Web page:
I nearly returned this book; it has a few morsels but in general I found the AAA guide to the region to be far more comprehensive, and free if you are a member. What I hoped for were candid reviews of hotels and restaurants, but see very little in that regard.
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By K.A.Goldberg on February 24, 2010
Format: Paperback
This nicely practical 2009 edition makes a solid guide for visitors to America's great Second City. The book concentrates on the safer and more touristy areas, including downtown (bustling during the day) and the north lakefront. You'll find information on our city's delightful restaurants, hotels, nightclubs, sports, museums, etc. The book provides focus for cost-conscious travelers, as Chicago can be fairly expensive (though cheaper than New York). Then there's our weather: tourist-laden summers more often warm than hot/humid (at times cooler near the lake), early fall and mid-spring need a light jacket, and winter is, well, cold. The city is easily navigated by public transit or taxi, so as the book says don't rent a car unless you'll be traversing suburbia. Many visitors find Chicago clean and friendly, and several return home gushing about their lakefront stroll on a sunny day when the blue waters calmly beckon. Also recommended are the Art Insitiute, Field Museum, north Michigan Avenue (Magnificent Mile) from the river to Oak Street, John Hancock observation deck (and cheesecake factory), Navy Pier, both ballparks, deep dish pizza, and dinner in Greek Town (take a taxi at night). As this guide recommends, use common sense, take care crossing busy streets, stick to recommended areas (particularly at night), and have a fun visit.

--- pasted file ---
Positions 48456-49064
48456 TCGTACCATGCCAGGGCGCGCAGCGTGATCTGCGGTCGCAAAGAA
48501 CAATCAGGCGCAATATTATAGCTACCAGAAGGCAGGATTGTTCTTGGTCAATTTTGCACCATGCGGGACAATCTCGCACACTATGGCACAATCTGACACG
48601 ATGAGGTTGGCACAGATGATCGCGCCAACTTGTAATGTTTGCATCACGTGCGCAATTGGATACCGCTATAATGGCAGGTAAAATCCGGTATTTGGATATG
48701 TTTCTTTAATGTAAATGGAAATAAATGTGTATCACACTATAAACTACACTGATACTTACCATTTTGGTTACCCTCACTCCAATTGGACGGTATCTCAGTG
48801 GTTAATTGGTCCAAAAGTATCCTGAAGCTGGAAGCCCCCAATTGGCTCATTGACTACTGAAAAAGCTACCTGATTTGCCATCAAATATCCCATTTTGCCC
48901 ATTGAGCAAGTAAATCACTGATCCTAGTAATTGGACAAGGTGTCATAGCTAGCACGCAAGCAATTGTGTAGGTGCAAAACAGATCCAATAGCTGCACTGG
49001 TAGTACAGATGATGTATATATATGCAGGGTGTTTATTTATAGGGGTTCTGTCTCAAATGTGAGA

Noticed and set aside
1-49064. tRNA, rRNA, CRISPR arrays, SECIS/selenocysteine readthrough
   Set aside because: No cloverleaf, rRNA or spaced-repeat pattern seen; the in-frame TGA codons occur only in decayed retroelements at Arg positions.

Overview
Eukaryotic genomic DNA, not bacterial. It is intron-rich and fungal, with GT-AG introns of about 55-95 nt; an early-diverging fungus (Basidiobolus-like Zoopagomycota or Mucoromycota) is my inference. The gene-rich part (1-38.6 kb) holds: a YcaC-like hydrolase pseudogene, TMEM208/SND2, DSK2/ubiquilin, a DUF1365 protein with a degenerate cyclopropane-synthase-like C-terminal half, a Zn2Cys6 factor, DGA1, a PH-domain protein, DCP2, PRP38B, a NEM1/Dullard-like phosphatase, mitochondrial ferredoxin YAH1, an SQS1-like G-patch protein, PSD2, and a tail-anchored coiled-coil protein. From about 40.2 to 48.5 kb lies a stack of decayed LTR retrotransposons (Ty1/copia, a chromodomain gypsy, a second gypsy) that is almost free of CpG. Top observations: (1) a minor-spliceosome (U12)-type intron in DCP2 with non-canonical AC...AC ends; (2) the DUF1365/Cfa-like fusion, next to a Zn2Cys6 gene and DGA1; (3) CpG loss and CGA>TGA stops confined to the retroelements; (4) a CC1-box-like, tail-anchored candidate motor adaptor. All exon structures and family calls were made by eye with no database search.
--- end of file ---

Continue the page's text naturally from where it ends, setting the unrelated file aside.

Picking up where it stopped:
This edition probably went to print early, as it doesn't mention a local couple that moved to 1600 Pennsylvania Avenue in January, 2009. Also, I'd have liked a bit more information on certain venues. Still, this is a decent, practical guide for visitors.
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By Wendy on September 18, 2009
Format: Paperback Verified Purchase
Although I regret that I didn't get to do EVERYTHING in the book, but the things I did plan from the book were great. Ann Sathers was the most amazing breakfast restaurant, and I was more than happy to throw all my money there. Prices for all attractions were accurate, and were really helpful when planning outings.

Bottom line: If you're going to Chicago, BUY THIS BOOK!!